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Kluane Lake, Kluane National Park, Yukon Territory, Canada. Canon 5D Mark III, 16-35mm f2.8L, 1/40 sec @ f/13, ISO 200.

Whenever I pass Kluane Lake in Kluane National Park, Yukon Territory (just 100 mile or so from the Alaska border) I can’t resist a crack at photography. It is a beautiful location. On this evening, the first snow of the year had just decorated the surrounding hillsides but the lake water had yet to freeze. How the sun would interact with the clouds in the late evening hour was certainly unpredictable. I found a spot on the edge of the lake and waited to see what happened. While there was not yet a lot of color, the scene is somewhere between peaceful and stormy, depending how you look at it.

  • Michael Wald - Next time you are in the area. Pls swing down to Haines and visit us.October 4, 2012 – 4:21 pmReplyCancel

  • Ron Niebrugge - That is a pretty area.

    Did you just run down the Alaska Highway and back, or are you heading somewhere in the Lower 48?September 28, 2012 – 9:08 amReplyCancel

Clouds roll over the forest hillsides of the Tongass National Forest, Hyder, Alaska, southeast. Canon 5D Mark III, 100-400mm f/5.6L IS (200mm), 1/160 sec @ f.8, ISO 200.

The layered and forested hills, accentuated by the misty and foggy weather of southeast Alaska truly define the Tongass National Forest. This was taken near Hyder, Alaska, a tiny town on the Alaska panhandle. Believe it or not, there was a slight splash of blue sky above these clouds but I purposefully cropped it out both to control the dynamic range but also to keep the mood of the scene consistent.

  • Guy Archibald - Beautiful photographs. I never get tired of seeing the Tongass even if it is just outside my window. Thank you for bringing this to those not fortunate enough to be allowed to share in this incredible landscape with the tree, salmon and bear peoples.October 1, 2012 – 9:23 amReplyCancel

Alaska Canada (AlCan) highway in British Columbia. Canon 5D Mark III, 100-400mm f/4L IS, (100mm), 1/320 sec @ f/8, ISO 200.

This classic view of the AlCan Highway weaves its way through British Columbia and the Yukon Territory about 400 hundred miles from the Alaska border. I’ve traveled the highway many times over the past three decades, and while it has changed significantly, it still holds that charm of remote and unpopulated feel. Early to mid September is a beautiful time to make the journey as the leaves and surrounding tundra is turning ripe and colorful under autumn’s spell. At first I was shooting this scene from the road level, but later ran up an adjacent slope to get a slightly different perspective.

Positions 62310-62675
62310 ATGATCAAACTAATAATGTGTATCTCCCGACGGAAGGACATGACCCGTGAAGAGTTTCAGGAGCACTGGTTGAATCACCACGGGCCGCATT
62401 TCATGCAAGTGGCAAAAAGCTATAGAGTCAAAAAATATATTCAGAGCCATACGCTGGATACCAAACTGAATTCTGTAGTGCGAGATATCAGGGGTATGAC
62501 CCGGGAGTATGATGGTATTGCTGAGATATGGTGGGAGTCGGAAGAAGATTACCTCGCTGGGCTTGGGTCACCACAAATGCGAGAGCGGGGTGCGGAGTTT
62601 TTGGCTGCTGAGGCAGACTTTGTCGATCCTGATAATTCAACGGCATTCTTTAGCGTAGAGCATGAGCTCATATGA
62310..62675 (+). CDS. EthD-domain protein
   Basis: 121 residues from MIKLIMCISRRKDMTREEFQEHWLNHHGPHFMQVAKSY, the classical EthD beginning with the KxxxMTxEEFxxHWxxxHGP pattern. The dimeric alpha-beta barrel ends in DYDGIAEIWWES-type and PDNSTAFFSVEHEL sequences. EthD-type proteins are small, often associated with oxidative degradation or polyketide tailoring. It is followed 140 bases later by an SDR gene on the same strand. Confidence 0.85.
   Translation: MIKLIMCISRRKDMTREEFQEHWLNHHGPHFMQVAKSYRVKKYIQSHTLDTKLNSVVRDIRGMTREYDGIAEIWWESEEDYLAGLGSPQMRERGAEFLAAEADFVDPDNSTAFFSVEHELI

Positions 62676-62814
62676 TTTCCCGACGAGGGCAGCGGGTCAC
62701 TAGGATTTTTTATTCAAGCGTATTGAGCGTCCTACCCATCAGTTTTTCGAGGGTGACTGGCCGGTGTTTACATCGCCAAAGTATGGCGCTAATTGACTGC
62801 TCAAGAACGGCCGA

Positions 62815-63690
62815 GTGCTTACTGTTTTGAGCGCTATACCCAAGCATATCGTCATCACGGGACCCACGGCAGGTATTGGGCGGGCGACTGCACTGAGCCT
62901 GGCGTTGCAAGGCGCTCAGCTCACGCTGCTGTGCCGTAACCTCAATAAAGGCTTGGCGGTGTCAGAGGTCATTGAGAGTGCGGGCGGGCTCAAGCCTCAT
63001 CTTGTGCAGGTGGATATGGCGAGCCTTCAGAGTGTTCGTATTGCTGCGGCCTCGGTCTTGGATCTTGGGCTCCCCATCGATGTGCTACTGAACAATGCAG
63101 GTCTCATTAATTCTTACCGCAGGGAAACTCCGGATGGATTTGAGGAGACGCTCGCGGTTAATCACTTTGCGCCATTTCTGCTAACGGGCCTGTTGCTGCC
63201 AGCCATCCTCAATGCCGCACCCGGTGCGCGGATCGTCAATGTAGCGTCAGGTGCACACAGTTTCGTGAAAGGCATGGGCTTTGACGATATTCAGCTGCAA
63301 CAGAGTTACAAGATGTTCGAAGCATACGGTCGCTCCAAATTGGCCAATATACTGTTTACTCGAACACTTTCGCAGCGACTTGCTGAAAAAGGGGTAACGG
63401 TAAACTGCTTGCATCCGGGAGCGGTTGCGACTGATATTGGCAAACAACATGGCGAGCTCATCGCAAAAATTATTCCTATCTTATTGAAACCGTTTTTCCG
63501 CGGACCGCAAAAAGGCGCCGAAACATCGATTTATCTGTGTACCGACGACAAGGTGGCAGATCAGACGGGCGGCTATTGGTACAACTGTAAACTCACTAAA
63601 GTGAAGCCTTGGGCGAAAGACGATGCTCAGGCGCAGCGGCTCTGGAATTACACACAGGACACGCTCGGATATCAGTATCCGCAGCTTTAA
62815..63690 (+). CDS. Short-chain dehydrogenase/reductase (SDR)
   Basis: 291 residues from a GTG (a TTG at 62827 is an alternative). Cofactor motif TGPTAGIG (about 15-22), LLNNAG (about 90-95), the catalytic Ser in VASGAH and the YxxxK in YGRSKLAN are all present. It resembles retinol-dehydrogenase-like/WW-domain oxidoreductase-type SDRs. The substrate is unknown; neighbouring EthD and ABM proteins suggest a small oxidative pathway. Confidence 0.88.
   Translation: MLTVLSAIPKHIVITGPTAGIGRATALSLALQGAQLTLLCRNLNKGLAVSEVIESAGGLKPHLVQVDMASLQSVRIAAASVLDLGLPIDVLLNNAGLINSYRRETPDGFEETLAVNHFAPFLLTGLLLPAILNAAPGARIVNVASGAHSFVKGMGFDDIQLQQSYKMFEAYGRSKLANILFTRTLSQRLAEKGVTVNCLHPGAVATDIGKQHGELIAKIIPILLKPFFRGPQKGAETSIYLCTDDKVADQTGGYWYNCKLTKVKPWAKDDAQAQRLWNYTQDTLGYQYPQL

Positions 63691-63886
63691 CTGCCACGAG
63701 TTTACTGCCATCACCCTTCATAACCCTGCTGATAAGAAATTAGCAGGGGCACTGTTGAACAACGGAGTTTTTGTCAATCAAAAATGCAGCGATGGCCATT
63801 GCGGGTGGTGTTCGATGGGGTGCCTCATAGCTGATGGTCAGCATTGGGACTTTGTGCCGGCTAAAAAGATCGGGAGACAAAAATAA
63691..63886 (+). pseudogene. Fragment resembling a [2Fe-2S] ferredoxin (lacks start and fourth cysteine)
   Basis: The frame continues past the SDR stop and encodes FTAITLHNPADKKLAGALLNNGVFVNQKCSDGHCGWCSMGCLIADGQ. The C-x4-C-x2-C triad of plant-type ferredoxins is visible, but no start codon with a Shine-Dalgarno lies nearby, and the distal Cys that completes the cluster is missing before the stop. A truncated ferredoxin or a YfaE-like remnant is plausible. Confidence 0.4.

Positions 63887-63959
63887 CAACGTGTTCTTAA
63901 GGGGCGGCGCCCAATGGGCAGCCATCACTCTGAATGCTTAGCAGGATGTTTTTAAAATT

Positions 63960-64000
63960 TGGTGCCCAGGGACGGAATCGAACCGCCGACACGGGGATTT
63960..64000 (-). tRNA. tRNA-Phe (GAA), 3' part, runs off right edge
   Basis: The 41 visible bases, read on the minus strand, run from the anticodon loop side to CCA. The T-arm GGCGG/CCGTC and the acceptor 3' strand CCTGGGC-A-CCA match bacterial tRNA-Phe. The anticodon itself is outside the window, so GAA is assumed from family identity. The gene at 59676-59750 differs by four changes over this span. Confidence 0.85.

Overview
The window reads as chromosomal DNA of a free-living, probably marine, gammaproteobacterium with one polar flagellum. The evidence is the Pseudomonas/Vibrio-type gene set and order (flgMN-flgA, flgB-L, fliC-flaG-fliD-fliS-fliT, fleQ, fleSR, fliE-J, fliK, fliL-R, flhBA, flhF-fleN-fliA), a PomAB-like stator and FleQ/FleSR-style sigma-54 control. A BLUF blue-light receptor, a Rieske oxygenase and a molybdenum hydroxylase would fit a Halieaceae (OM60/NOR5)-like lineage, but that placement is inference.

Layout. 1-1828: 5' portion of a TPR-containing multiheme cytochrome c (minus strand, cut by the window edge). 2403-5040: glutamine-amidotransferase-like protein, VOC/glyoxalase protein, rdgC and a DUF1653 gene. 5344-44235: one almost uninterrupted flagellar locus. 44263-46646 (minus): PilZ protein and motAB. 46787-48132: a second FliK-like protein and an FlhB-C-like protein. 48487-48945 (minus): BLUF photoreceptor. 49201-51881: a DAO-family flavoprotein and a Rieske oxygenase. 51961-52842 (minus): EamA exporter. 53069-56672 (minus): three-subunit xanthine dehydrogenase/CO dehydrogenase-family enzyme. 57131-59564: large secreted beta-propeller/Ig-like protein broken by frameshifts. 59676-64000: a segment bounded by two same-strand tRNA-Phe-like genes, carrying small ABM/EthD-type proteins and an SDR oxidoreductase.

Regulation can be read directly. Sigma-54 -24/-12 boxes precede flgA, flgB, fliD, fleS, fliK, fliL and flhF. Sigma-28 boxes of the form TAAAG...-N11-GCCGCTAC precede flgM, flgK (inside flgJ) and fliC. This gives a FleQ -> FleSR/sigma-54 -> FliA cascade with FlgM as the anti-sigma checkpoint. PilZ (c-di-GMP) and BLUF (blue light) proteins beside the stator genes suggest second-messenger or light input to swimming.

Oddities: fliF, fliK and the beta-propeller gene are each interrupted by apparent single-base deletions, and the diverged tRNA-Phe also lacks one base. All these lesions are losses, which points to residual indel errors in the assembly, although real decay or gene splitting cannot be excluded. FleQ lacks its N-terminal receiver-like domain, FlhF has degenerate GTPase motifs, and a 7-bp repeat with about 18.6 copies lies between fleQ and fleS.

• Darris - Stunning . . . I’ve been to both Canada and Alaska but haven’t yet driven the AlCan Highway. A definite addition to my ‘must experience’ list.

    I’m really enjoying (and sharing) your images. Brings AK home again . . .September 25, 2012 – 1:16 pmReplyCancel

    • desertvoice - Alaska has been beautifully made by God! I have driven AlCan highway several times. It’s a onece-in-a-lifetime experience.June 21, 2014 – 8:18 amReplyCancel

    • Patrick Endres - Darris, it certainly is a journey worth making at some point.September 25, 2012 – 2:51 pmReplyCancel

  • Michael Burke - I just discovered your blog, and wanted to say that I love your images! You really manage to capture the essence of nature and wildlife. Thank you for sharing a virtual Alaska with us.September 25, 2012 – 2:08 amReplyCancel

  • Phyllis B. - Beautiful, hope to make this drive one day.September 24, 2012 – 12:57 pmReplyCancel

Fish creek, flanked by the forest hillsides of the Tongass National Forest, Hyder, Alaska, southeast. Canon 24-105mm f/4L IS (55mm), 1/15 sec @ f/16, ISO 100

Fish creek is located in near Hyder, Alaska, the only mainland accessible town along Alaska’s southern portion of the panhandle. It is a tiny place and accessed from the Cassiar Highway in British Columbia, Canada. Fish creek is a popular destination for bears who come in search of the salmon that lay in its clear waters. The Tongass National Forest borders the area and it was in classical form during my short visit, which was misty, rain filled clouds that would come and go through the mountains.

  • Karen Casebeer - What a great shot, Patrick! It’s so realistic, I feel like I’m there.September 21, 2012 – 6:21 amReplyCancel

Wildland fire in the Tanana Valley south of Fairbanks, Alaska, is fueled by high winds. Canon 5D Mark III, 500mm f/4L IS II, 1/6 sec @ f/4, ISO 400

Within 24 hours this weekend, 80% of the leaves were stripped from the trees in the vicinity of my house in Fairbanks. Powerful winds swept across Alaska’s interior advancing the look of winter on the landscape considerably. These winds also offered oxygen to a wildfire burning south of Fairbanks in the Tanana Valley. It was leaping in orange flames this morning on the pre dawn horizon.

  • chuck ashley - Hi Patrick,
    Nice shot of the fire, sad to hear about your leaves being blown away with those high winds. I saw from Anchorage Daily News that winds around Girdwood were pushing a 120 mph with the Portage Glacier area received 5 inches of rain. I have a feeling this winter will come early & harshly-stay warm & dry as you can Patrick!
    Look forward to your next photo
    Shalom
    Chuck AshleySeptember 17, 2012 – 5:48 pmReplyCancel

  • Patrick Endres - Jan, The sunrise was quite pink this morning, so the angle of light here, although the sun is not risen yet, is coming from a near perpendicular angle and probably contributes to the pastel, more pink color.September 17, 2012 – 11:41 amReplyCancel

  • Jan - What makes the colors so pastel? Is there lots of moisture in the air or the angle of light in the far north?
    Here ( high desert Nevada) a fire photo is very orange no mater time of day.
    Your fire is very pretty.September 17, 2012 – 11:37 amReplyCancel